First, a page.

Kaempf & Harris highlights important statistics and predictions from the Textura Global Construction Forecast, which was “specially written by Global Construction Perspectives and Oxford Economics for the ENR Global Construction Summit” in New York on September 10, 2015.
This preview of the global forecast discusses the future of this industry until 2030 and how it affects the sheet metal sector:
- A return to “economic normalcy” is upon us, as recovery across the world builds momentum. “Credit conditions have improved considerably, and the massive pullback in construction activity has turned the corner,” suggesting “the expansion phase of the construction cycle is well-established and that we...can expect relatively strong prospects over the next few years from a business...perspective.”
Also, “[the] U.S. housing market [is expected] to grow at [the] fourth fastest rate of growth globally, behind India, Myanmar, and Vietnam,” according to the Executive Summary.
For sheet metal, this means that the United States’ rise from financial downturn will create more commercial and residential infrastructure opportunities, leading to an increase in small- and large-scale construction projects around the nation.
- “One of the key themes of our previous report was the ‘reshoring’ of production back to developed markets, which was one of the reasons underpinning our relatively robust U.S. outlook.
[U.S.] unit labour costs in...have remained stable. More important than the financial cost is...time cost, as time-to-market has become critical across an increasing spectrum of products. Furthermore, firms can exercise greater oversight and control over their supplier networks [and] tailor...products to local consumer tastes.
Notwithstanding the near-term drag of the strong dollar on U.S. cost competitiveness, we expect the combined impact of low energy costs and strong productivity to support industrial construction into the medium term.”
This means that steel imports for sheet metal projects will continue to be a hot topic of discussion, especially because of the new U.S. administration’s take on “Buy American”.
For more information on how the government will affect our industry, grab a copy of our 2017 Governmental Impact Predictions.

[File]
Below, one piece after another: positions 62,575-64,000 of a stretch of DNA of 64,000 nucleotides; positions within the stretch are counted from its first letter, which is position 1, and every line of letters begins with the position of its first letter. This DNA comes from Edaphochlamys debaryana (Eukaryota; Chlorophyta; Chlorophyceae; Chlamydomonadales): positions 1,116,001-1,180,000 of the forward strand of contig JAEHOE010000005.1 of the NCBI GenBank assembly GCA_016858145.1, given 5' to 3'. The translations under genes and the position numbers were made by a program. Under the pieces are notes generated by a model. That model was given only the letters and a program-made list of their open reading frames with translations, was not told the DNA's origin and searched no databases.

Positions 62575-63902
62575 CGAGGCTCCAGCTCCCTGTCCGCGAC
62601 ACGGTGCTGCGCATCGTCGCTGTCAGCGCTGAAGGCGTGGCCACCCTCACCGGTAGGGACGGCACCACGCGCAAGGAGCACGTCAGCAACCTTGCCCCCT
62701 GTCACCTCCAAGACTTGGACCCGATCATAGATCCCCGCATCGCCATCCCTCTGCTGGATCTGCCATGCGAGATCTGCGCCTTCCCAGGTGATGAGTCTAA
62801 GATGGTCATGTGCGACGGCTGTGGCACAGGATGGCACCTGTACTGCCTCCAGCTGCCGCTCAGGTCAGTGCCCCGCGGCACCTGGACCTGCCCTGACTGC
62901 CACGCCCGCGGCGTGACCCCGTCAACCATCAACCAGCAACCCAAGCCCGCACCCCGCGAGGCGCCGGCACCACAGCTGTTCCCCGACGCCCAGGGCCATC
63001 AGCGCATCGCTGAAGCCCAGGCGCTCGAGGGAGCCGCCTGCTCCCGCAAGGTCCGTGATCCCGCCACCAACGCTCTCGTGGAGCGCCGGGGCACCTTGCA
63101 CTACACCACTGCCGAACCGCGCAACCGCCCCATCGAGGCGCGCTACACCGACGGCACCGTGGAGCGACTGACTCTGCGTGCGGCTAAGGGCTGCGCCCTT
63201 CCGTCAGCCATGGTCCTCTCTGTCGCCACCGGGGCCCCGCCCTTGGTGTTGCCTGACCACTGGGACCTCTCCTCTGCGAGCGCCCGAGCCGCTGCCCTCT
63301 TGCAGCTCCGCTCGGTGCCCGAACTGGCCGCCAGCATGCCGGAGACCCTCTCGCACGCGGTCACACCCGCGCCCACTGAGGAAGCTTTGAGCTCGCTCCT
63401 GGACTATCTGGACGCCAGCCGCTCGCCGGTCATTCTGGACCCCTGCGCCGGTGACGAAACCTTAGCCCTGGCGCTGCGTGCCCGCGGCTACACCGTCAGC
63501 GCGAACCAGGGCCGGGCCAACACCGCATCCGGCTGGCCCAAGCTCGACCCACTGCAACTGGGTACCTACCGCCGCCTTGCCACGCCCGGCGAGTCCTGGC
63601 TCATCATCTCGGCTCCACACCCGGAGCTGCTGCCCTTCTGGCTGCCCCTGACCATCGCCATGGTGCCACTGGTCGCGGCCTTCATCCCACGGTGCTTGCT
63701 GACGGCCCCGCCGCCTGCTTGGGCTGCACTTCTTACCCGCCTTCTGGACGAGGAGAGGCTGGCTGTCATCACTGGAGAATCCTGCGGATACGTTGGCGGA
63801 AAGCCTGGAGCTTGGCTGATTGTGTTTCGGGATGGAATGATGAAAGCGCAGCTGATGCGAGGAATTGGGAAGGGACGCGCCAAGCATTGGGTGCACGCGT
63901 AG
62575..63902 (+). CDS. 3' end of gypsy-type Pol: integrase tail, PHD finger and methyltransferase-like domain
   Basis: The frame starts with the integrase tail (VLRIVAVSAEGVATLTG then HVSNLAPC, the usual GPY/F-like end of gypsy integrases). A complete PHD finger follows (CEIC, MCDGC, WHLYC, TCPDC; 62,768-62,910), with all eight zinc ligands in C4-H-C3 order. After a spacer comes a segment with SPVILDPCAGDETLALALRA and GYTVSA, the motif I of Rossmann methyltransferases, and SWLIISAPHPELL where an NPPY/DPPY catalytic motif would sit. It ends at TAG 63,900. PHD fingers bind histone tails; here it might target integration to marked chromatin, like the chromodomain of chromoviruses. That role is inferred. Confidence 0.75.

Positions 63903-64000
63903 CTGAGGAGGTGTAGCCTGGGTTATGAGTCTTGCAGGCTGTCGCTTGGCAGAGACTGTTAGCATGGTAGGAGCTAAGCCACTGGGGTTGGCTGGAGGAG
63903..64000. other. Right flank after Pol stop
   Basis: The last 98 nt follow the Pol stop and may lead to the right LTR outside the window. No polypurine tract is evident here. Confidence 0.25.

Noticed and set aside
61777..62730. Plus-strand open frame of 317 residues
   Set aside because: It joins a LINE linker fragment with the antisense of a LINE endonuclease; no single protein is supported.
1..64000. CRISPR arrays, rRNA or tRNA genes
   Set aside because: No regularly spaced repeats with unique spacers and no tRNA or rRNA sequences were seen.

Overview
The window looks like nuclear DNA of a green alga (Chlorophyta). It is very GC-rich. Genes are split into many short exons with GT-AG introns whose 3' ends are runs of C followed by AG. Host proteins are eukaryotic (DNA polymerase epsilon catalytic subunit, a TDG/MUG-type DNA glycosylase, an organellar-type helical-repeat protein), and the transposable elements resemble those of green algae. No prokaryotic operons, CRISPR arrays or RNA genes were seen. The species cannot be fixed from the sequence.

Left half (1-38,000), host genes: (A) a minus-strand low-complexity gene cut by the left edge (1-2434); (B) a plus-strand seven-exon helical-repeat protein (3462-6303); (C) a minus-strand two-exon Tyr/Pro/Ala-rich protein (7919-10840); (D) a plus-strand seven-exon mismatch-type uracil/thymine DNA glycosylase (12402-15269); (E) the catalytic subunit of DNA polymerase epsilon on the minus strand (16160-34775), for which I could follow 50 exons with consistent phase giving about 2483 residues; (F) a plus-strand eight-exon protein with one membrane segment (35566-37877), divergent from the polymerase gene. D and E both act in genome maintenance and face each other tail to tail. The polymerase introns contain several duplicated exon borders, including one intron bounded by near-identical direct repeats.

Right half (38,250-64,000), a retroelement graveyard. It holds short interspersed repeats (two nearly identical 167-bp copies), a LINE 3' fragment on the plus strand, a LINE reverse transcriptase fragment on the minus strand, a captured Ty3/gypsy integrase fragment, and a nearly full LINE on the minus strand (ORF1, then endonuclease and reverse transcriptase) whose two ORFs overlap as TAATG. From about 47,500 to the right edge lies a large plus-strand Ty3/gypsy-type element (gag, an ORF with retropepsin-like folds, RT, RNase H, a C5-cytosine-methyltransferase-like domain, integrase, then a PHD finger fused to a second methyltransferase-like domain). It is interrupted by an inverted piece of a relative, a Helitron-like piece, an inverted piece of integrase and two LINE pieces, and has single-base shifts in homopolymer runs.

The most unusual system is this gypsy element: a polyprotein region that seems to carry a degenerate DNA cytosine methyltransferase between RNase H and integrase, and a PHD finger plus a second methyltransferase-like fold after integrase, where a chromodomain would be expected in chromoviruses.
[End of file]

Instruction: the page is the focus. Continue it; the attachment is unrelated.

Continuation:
- “Employment data...suggests a more positive picture of overall activity. Job openings in the sector have grown at double-digit pace over the first five months of the year, while new hires have shown similar strength.
These trends are in line with our view that the construction sector is expanding capacity ahead of an expected upturn in demand over the coming quarters.”
Like all sectors, sheet metal fabrication shops can expect to have influx of job openings thanks to the increase in work.
However, according to the National Association of Home Builders, a significant drop in trade career interest means difficulty filling these positions despite the quantity, decent salary, and no requirement for college education.
- “Construction activity in hospitals and schools provides another key area for the U.S. sector in coming years. The...Supreme Court decision in favor of the Affordable Healthcare Act should provide...stimulus to medical sector construction which has been lackluster in recent years.
Favorable demographic trends also point to growing demand for new school buildings as the [grandchildren of] baby boomers enter the education system.”
If this is the case, sheet metal for schools and hospitals, such as ductwork, roofing, and galvanized sheet metal, are necessary. This will positively affect sheet metal fabrication shops in booming local and metropolitan economies, as they'll prosper and compete for bids for nearby schools and hospitals.
To find out how the rest of the world, including the Asia Pacific, Latin America, and Europe, will fare in the coming years, download the complete Forecast here. You can also download the full Kaempf & Harris’ Forecast Summary for sheet metal-specific stats by clicking below: